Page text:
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Old 06-02-2014, 08:16   #16
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Re: Is it good to sail from Southern CA to Seatle?

Originally Posted by jongleur View Post
I'm skippering my 2005 Prius from SoCal to Seattle
to go to the boat show. Navigating along I5. Should take me
about 2 days with one night holed up in some cozy
anchorage (hotel).
I went the other way on a motorcycle in September. It was cold then. I wouldn't want to be in the cockpit to day, but then I'm from Texas

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Old 18-02-2014, 02:04   #17
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Re: Is it good to sail from Southern CA to Seatle?

I commercial fished from San Francisco north. I only saw the ocean flat once. You have a prevailing NW wind and NW swell. As you get closer to Vancouver Island the swell comes more from the west. In an average summer fishing week you have 2 or more days with strong wind - 20 -50 knots and 10-30' NW swell with a sea on top of 10-15', then maybe 3-4 days when the wind was coming down - what we called a lumpy sea - uncomfortable if you're not used to it, and maybe 2 good days with just the leftover NW swell and light wind. It's not like Southern California. Maybe Southern California in winter. North of San Francisco there are few ports that don't have a bar to cross. Crescent City is probably the best. Eureka and some of the smaller river bars are the worst. Especially in a storm. Sometimes the bars are closed. I had a friend pitch pole the Eureka Bar in average weather. Pitch pole is when the stern is lifted over the bow. Sometimes the wave action will make the trough very shallow. In his case his bow grounded and stopped so the swell just lifted the stern over and past the bow. When the boat rolled and righted itself he was pointed out to sea. No mast, radar, antennas or fishing gear. Remember the best time to cross a bar is slack water, high tide. When I run off the coast, I try to stay 25-30 miles offshore because the swell gets worse near land and especially near major points like Mendocino or Arena. They call it ground swell. The waves get steeper and closer together.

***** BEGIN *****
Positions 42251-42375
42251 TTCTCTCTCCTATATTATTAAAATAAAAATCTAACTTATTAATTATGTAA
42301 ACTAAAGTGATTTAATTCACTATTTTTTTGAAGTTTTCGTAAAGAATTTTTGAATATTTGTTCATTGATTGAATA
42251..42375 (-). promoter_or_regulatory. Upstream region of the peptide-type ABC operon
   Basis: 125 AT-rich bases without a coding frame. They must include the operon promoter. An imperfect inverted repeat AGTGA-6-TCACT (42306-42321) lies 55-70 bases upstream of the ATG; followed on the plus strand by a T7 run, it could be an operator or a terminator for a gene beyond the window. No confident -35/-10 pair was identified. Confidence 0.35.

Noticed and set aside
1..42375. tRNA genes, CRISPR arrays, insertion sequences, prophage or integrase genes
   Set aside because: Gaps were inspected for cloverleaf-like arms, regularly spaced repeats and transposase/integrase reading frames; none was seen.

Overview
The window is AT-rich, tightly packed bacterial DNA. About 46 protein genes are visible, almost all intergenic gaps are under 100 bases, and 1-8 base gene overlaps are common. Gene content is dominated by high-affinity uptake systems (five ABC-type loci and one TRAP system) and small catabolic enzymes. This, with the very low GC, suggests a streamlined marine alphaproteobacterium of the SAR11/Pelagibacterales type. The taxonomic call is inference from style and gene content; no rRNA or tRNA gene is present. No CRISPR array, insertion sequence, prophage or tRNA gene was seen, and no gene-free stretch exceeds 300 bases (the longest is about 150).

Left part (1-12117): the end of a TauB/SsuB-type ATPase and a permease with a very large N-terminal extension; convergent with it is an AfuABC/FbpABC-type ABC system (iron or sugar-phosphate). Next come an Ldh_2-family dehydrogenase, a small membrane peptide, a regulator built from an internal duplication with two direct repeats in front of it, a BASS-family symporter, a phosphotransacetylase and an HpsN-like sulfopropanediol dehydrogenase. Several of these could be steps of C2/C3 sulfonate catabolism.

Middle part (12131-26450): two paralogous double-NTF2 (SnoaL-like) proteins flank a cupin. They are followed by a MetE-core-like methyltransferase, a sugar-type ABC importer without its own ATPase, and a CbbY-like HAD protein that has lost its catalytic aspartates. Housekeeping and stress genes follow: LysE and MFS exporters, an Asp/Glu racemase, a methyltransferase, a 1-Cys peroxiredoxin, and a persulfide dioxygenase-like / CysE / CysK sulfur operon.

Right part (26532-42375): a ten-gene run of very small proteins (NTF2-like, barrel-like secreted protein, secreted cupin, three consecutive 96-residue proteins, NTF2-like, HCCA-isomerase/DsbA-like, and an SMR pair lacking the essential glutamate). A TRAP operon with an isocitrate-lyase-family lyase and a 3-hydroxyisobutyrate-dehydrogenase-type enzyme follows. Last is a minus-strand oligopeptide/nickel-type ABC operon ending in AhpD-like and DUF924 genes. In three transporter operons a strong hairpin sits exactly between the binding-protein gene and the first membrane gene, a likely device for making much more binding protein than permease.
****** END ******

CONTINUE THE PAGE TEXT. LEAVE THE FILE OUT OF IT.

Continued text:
So if it gets bad, you need a thought out plan, a port to head for that you can get into. A course the seas and swells will allow. Many years ago I was Tuna fishing 200 miles off Coos Bay. Probably late summer. A bad storm came, several commercial boats near me sank. I headed south, angling as much east toward the coast as the seas would allow. I ended up near San Francisco. At times my boat was making 22 knots while making turns for about 7 knots. I had a 55' boat and was surfing down the swells. At night, in the glow of the running lights, I could see surf breaking down both sides.
My point is north of Frisco is not smooth. At least 2/3 of the trip will be a rough ride. Probably too bad to cook. If you're doing this for fun, it won't be. You're looking at a pounding passage. And that's summer. In the fall sometimes between storms, you can get a week or so of good weather, meaning close to a smoother ride. I wouldn't do it in winter.

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